Originality/value

A gender‐focused analysis and synthesis of evidence across the research areas included in this paper is currently lacking. The paper thus makes a novel contribution to the academic debate on gender equality in the workplace and provides an improved basis for better informed discussions between academics, policy makers and practitioners about how to achieve gender equality in today's world of work.

Details

Gender in Management: An International Journal, vol. 27 no. 1
Type: Research Article
ISSN: 1754-2413

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Article
Publication date: 5 June 2017

Kanchana Wijayawardena, Nilupama Wijewardena and Ramanie Samaratunge

Given the limited research on women in information technology (IT) sectors in emerging economies and the importance of understanding their experiences working in highly…

Abstract

Purpose

Given the limited research on women in information technology (IT) sectors in emerging economies and the importance of understanding their experiences working in highly gendered IT firms, the purpose of this paper is to examine the specific gendered strategies used by women engineers to stay in gender-atypical IT firms in Sri Lanka using job embeddedness as a theoretical lens.

Design/methodology/approach

Data collection was done through in-depth interviews and focus group discussions on a sample of 14 women engineers employed in five leading IT firms in Sri Lanka.

Findings

Respondents perceived the work role expectations in the Sri Lankan IT industry as masculine. Respondents compromised their own gender identities to engage in four distinct strategies to link and fit with the prevailing work role expectations. “Using a hybrid style” and “being passive and neutral” were respondents’ link strategies, while “adopting masculine traits” and “demonstrating self-confidence” related to their fit strategies.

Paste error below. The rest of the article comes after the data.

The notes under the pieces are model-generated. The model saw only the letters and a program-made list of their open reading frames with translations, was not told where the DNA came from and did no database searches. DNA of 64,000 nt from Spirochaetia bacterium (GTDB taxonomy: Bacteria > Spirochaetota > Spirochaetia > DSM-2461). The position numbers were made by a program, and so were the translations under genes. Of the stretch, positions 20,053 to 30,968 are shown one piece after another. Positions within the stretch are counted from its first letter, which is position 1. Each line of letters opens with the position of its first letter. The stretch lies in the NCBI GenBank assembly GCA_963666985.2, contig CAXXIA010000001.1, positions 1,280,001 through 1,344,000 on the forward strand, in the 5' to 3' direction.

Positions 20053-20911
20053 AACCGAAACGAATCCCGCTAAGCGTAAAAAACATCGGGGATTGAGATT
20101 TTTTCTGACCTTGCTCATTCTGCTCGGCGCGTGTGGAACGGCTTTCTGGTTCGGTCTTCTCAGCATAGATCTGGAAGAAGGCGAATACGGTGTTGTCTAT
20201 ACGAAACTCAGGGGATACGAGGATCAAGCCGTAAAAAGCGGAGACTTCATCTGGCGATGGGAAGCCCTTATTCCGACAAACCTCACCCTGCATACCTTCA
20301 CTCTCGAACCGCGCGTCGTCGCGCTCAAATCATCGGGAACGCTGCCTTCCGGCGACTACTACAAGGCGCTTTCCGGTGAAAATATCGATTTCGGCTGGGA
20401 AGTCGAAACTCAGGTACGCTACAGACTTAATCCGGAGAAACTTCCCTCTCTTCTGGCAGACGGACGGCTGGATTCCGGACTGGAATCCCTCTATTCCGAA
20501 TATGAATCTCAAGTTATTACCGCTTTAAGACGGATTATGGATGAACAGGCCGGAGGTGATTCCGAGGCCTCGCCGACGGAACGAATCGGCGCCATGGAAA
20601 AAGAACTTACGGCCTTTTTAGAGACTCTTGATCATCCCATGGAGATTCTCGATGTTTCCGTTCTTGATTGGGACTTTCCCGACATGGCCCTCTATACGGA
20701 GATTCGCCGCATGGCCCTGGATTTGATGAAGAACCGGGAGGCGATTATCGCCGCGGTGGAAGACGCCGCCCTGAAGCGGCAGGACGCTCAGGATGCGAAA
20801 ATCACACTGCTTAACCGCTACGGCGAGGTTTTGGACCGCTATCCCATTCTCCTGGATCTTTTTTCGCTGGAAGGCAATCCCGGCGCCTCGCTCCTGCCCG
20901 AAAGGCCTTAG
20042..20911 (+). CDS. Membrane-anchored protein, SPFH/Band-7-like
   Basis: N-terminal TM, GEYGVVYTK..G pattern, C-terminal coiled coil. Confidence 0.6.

Research limitations/implications

Men and women who aspire to enter the IT sector need to be pre-prepared and educated about the characteristics of IT cultures and prevailing gender norms along with the subject knowledge. Managers of IT firms need to create positive work environments for their women employees that aid them to fit and link with their workplaces.

Originality/value

The study provides a deeper understanding of how women manage gender-related issues within gender-atypical IT firms in Sri Lanka and stay in their employment.

Details

Information Technology & People, vol. 30 no. 2
Type: Research Article
ISSN: 0959-3845

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Book part
Publication date: 30 June 2004

Belle Rose Ragins

Lesbian, gay and bisexual (LGB) employees constitute one of the largest, but least studied, minority groups in the workforce. This article examines what we know, and what…

Abstract

Lesbian, gay and bisexual (LGB) employees constitute one of the largest, but least studied, minority groups in the workforce. This article examines what we know, and what we need to know, about the career and workplace experiences of this understudied population. The construct of sexual identity is defined, followed by a review of the research on sexual orientation in the workplace. Then an analysis of the differences between LGB employees and other stigmatized groups is presented. Three unique challenges facing LGB employees are identified, and conceptual models are developed that explain underlying processes. Finally, career theories are critically analyzed, and an identity-based longitudinal theory of LGB careers is presented.

Details

Research in Personnel and Human Resources Management
Type: Book
ISBN: 978-0-76231-103-3

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Book part
Publication date: 10 June 2014

Abstract

Details

Practical and Theoretical Implications of Successfully Doing Difference in Organizations
Type: Book